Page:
One businessperson who represents innovation on a global scale is Jack Ma. He is the founder and chairman of Alibaba – the Chinese ecommerce company that’s become the world’s largest retailer. Speaking last year at the Asia Cooperation Dialogue in Bangkok, Mr Ma claimed that: “Data will be the new resource.”
That’s the approach we take here at Akoni.
We use digital technology to increase returns for the average SME via a simple, user-friendly solution. We take public data from various sources that’s currently in a disparate form and format, and bring it together to make sense and add value to the company. This includes public financial data from Companies House, and banking product deposit data from both well-known high street banks and less known challenger banks.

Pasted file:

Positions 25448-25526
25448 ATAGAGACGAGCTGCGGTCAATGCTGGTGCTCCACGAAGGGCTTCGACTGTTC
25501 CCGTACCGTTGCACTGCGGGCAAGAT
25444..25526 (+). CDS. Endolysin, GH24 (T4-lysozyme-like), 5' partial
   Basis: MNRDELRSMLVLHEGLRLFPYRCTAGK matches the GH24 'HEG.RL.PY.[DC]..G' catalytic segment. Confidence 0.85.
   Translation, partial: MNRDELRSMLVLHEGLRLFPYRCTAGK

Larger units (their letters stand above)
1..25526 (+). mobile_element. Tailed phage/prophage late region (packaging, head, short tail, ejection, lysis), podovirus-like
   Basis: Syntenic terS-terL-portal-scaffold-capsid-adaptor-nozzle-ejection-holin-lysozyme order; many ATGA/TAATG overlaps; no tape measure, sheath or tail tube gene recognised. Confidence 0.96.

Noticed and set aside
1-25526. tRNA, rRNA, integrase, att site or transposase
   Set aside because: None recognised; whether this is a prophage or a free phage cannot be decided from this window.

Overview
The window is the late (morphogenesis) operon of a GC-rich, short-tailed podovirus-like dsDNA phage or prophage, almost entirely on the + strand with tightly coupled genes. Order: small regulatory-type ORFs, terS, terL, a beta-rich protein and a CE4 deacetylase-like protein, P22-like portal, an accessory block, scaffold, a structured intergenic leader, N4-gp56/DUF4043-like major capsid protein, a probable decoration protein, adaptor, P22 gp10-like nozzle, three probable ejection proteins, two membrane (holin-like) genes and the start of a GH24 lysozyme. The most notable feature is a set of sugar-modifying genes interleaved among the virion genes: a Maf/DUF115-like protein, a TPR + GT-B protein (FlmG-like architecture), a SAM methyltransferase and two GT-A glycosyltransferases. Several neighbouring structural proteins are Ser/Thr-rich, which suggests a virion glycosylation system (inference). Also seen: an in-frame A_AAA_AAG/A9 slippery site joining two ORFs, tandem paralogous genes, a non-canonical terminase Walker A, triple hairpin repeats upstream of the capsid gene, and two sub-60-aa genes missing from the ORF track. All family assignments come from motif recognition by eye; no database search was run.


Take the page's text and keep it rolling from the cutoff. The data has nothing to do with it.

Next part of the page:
By only including data from UK-regulated banks on our marketplace, it ensures SMEs always have government protection as guaranteed by the FSCS.
Harnessing data is how our personalised online Cash Management platform will improve financial outcomes for businesses. In future, we shall enhance cash management further, with automated prompting using artificial intelligence and machine-learning.
We’re proud to be part of such a long-standing history of British innovation.
The UK has been leading global innovation since the industrial revolution. Just for the record, let’s end with a few renowned British innovations:
- 1822 Charles Babbage’s ‘difference engine’
- 1837 First computer = Babbage’s ‘analytical engine’
- 1943 Colossus, the first electronic, digital, programmable computer
- 1966 Cash machine and PIN system patented
- 1989 World Wide Web first proposed by Sir Tim Berners-Lee, with HTML language and HTTP protocol the year after
Akoni helps businesses make the most of their cash. Register for free at AkoniHub.com